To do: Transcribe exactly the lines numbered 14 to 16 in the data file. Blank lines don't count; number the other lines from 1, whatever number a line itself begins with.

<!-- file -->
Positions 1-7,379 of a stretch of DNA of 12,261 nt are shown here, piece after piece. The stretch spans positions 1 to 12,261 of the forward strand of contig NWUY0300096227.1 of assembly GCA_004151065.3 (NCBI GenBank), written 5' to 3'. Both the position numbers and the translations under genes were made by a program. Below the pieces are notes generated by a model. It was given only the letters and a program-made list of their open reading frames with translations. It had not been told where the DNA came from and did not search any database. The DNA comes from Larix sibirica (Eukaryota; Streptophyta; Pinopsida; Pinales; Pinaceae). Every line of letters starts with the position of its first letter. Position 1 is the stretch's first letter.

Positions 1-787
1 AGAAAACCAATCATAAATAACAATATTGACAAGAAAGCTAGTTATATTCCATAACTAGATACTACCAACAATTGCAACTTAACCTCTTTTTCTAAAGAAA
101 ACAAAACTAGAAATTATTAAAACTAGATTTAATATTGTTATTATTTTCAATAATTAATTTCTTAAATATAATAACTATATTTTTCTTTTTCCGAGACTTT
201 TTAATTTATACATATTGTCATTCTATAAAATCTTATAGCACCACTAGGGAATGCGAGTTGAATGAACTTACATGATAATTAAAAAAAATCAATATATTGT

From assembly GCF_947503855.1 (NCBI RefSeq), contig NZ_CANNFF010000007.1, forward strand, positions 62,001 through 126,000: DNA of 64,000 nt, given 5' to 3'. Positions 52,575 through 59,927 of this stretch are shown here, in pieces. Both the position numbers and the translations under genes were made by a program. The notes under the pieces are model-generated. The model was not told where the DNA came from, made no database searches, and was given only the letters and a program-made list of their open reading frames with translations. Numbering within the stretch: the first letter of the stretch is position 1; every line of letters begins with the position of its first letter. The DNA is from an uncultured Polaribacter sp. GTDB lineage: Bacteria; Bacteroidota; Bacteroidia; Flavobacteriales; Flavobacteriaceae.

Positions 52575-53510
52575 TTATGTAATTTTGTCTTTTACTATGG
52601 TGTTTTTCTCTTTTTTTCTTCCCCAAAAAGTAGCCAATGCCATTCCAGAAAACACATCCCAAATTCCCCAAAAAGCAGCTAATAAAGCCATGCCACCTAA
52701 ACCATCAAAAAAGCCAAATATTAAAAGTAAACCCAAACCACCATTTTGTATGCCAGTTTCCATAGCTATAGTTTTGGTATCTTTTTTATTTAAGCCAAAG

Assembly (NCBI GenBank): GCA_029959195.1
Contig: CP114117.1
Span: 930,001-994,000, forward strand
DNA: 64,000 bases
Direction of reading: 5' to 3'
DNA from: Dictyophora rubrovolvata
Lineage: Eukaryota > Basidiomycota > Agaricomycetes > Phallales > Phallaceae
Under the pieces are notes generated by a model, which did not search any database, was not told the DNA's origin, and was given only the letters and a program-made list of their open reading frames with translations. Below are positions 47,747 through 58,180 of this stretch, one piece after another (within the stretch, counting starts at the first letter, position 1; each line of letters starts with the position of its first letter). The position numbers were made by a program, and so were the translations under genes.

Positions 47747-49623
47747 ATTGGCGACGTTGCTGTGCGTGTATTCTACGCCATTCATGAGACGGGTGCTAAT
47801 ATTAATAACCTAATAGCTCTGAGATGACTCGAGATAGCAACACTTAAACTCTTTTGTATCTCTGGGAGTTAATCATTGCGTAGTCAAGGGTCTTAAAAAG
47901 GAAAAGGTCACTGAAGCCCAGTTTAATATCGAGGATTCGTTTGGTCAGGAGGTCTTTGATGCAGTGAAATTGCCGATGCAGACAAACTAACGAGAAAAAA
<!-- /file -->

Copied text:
DNA: 64,000 bases
Direction of reading: 5' to 3'
DNA from: Dictyophora rubrovolvata